means for applying the predetermined minimum residual brake clamping force simultaneously to all of the plurality of wheel brakes despite a commanded release of braking of any of the plurality of wheel brakes;
means for determining an average wheel speed of the left landing gear;
means for determining an average wheel speed of the right landing gear;
means for comparing said average wheel speed of the left landing gear and said average wheel speed of the right landing gear and determining a lesser of the average wheel speeds of the left and right landing gear;
means for comparing the lesser of the average wheel speeds of the left and right landing gear with a predetermined wheel speed threshold; and
means for discontinuing said predetermined minimum residual brake clamping force when said lesser of the average wheel speeds of the left and right landing gear is below said predetermined wheel speed threshold.
12. The system of claim 11, wherein said aircraft includes at least one engine thrust lever, and further comprising:
means for monitoring engine thrust lever position; and
means for discontinuing said predetermined minimum residual brake clamping force when said at least one engine thrust lever is in an advanced position.
13. The system of claim 11, further comprising:
means for detecting wheel speed acceleration;
means for comparing said wheel speed acceleration with a predetermined acceleration threshold; and
means for discontinuing said predetermined minimum residual brake clamping force when said wheel speed acceleration exceeds said acceleration threshold.
14. The system of claim 11, further comprising:
means for monitoring temperature of said plurality of wheel brakes;
means for comparing said temperature of said plurality of wheel brakes with a temperature threshold; and
means for discontinuing said predetermined minimum residual brake clamping force when said temperature of said plurality of wheel brakes exceeds said temperature threshold.
Description
CROSS-REFERENCES TO RELATED APPLICATIONS

This application is a continuation of U.S. patent application Ser. No. 11/061,375, filed on 18 Feb. 2005, which is now U.S. Pat. No. 7,441,844, which is hereby incorporated by reference as if set forth in full herein.

BACKGROUND OF THE INVENTION

1. Field of the Invention

This invention relates to a method for reducing brake wear of carbon brakes for aircraft, and more particularly relates to a method for reducing brake wear of aircraft carbon brakes by maintaining a light residual clamping force of the carbon brakes when braking is no longer commanded, to prevent release of the carbon brakes, without otherwise affecting normal braking.

2. General Background and State of the Art

Commercial aircraft commonly have landing gear with carbon brakes for wheels mounted to the wing and body of the aircraft. The carbon brakes typically include a torque plate and a carbon heat sink stack containing the friction surfaces that are clamped together with a clamping brake force to cause a wheel to decrease its speed of rotation. In such a conventional airplane carbon brake system, when braking is commanded, either by a pilot's actuation of a brake pedal or automatic braking, it causes the friction surfaces of the carbon brakes to make contact, creating brake torque to slow down the rotational speed of the wheel, and through contact with the ground, the taxi speed of airplane. When a release of braking is commanded, such as when the pilot discontinues the brake pedal command, the brake friction surfaces move apart and a layer of carbon falls away. The amount of wear of airplane carbon brakes is thus directly influenced by the number of brake applications, and is not significantly affected by the level of braking effort or intensity during braking. A gradual and small braking stop will cause approximately as much carbon brake wear as a sudden hard stop.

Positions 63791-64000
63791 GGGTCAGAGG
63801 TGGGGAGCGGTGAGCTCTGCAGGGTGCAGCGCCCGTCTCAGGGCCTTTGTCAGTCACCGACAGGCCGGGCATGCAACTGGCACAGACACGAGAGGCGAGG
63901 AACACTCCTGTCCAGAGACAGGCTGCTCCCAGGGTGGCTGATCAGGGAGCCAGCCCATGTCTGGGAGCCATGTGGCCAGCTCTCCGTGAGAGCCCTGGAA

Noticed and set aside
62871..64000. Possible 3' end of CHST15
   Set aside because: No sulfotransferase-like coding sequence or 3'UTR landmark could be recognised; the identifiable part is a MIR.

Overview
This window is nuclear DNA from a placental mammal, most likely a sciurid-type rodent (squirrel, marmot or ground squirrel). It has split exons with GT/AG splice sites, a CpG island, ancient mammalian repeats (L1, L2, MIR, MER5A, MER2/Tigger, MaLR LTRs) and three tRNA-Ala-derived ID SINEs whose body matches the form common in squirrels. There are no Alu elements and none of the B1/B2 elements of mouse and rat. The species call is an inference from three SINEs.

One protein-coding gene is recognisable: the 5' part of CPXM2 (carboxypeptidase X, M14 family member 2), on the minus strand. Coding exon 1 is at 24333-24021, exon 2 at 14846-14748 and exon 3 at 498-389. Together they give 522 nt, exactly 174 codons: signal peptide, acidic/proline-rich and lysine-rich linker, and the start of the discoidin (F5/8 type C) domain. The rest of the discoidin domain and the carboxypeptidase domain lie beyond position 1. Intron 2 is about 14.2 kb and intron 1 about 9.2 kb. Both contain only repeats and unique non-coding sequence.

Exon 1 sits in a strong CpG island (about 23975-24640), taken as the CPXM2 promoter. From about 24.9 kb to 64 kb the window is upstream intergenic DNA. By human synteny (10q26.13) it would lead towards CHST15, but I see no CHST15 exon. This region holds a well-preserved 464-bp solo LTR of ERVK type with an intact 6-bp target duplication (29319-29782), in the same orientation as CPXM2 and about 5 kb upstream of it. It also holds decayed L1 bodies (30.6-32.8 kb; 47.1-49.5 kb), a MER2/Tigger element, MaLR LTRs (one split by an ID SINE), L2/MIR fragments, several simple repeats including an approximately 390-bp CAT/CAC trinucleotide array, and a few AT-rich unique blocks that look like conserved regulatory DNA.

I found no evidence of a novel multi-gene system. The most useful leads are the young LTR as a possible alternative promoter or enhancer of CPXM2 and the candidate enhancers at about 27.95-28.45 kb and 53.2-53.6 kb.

One conventional technique that was developed for reducing wear of an airplane having multiple wheels with carbon brakes, known as brake disabling, selective operation, or as taxi-brake select, involves the application of less than the total number of available brakes during taxiing of the airplane, and consequently the selective disabling of some of the brakes during taxiing. In this technique, different selections of brakes may be disabled for different stages of taxiing and for specific aircraft conditions. However, in order to control taxi speed and turning of an airplane multiple brake applications or “snubs” of low brake intensity still may be required, so that it would be desirable to provide a method of reducing the number of releases of aircraft carbon brakes once the aircraft carbon brakes have been applied when an airplane is taxiing, in order to reduce brake wear. The present invention satisfies this and other needs.

SUMMARY OF THE INVENTION

Briefly, and in general terms, the invention provides for a method for reducing brake wear of aircraft carbon brakes, once braking has been commenced, by maintaining a minimum light residual clamping brake force when braking is no longer commanded, such as when a pilot stops pressing on a brake pedal, or otherwise during a commanded release of braking during automatic braking. A full brake release can be warranted by one or more control logic conditions. Normal additional brake applications or snubs required to control taxi speed or turning of the aircraft are not affected by maintaining a minimum light residual clamping brake force when the airplane is taxiing, and by this method of brake control the friction surfaces of carbon brakes will wear less, since the number of applications can be greatly reduced.